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New York Bundles Up as Winter Storm Slams East Coast

Variety logo Variety 3/14/2017 Gordon Cox
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With a winter storm pounding the East Coast and forcing school and road closures all across the Northeast, New York City is, despite some disruptions, largely open for business — at least for the moment.

Schools were closed in the city, and the Metropolitan Transit Authority shut down its Metro-North service and above-ground subway trains, and express service subways were suspended. But Tuesday morning, as an icy mix of sleet and snow swept across the five boroughs, the local impact of what’s been dubbed Winter Storm Stella was downgraded by the Weather Service to a likely accumulation of four to eight inches, vs. the 18 to 20 inches that had been predicted.

Soon thereafter, the Broadway community leapt at the chance to remind theatergoers that all regularly scheduled shows planned to remain open Tuesday night, from “Hamilton” to “The Lion King” to “Wicked.” “For visitors who are staying in hotels and can’t get home, it’s a great time to see a show,” said Charlotte St. Martin, the president of the Broadway League. “Chicago” and “Waitress” offered one-night-only ticket deals.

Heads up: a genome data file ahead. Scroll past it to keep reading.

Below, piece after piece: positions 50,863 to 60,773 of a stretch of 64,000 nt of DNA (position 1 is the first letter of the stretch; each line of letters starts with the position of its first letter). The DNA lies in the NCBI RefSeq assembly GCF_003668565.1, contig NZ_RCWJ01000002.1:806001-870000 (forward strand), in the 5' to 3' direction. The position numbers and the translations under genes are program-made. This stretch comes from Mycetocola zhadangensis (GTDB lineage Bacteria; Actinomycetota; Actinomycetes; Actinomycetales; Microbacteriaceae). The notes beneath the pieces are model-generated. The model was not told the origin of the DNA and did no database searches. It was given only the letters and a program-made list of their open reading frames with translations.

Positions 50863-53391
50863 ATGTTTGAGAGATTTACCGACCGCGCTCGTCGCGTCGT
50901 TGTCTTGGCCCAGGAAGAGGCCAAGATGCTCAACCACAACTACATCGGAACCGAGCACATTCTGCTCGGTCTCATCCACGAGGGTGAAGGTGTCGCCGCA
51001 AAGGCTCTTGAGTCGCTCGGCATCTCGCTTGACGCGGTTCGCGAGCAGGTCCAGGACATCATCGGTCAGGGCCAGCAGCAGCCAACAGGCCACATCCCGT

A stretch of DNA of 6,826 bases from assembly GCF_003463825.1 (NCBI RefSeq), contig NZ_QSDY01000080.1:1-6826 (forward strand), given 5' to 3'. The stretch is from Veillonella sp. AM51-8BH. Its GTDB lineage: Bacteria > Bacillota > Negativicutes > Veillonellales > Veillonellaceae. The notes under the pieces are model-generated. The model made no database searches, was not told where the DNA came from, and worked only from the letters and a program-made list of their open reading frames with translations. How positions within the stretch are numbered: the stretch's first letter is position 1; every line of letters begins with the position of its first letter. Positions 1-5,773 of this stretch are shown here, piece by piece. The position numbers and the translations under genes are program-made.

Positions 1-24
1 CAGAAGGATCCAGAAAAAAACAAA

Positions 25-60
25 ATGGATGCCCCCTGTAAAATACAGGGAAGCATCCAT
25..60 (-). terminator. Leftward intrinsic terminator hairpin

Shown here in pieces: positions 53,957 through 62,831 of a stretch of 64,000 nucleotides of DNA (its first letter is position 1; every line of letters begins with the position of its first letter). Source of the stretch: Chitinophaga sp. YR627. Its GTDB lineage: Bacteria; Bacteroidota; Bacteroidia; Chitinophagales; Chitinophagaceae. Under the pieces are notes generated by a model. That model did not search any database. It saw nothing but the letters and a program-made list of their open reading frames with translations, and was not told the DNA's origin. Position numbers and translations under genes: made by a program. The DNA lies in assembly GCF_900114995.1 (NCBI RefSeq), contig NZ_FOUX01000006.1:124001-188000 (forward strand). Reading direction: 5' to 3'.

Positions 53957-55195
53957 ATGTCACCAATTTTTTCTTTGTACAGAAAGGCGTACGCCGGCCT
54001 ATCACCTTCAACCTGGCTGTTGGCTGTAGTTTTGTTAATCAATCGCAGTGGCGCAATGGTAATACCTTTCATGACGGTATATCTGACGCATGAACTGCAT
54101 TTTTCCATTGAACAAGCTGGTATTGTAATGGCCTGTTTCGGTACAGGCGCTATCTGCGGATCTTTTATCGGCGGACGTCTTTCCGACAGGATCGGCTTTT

Broadway shows rarely cancel performances due to weather, usually only doing so when there are wide-spread shutdowns in public transportation. Still, what with treacherous roads and the cancellation of more than 7,500 flights (and counting) across the eastern seaboard, ticket cancellations were bound to happen, making Tuesday evening a good night for locals to try to snag a suddenly-empty seat at “Hamilton.” (Ticket holders unable to make it to their shows were directed to their point of purchase for exchange or refunds.)

Activity didn’t stop in other sectors of the city’s entertainment industry, as well. Kaufman Studios, for instance, remained opened, although most of its productions are on hiatus and incoming pilot productions haven’t been assigned stages yet. Although New York City seemed to get a reprieve from the worst of the winter storm, up to two feet were still expected in other areas.

More to come…

Oriana Schwindt and Brent Lang contributed to this report.

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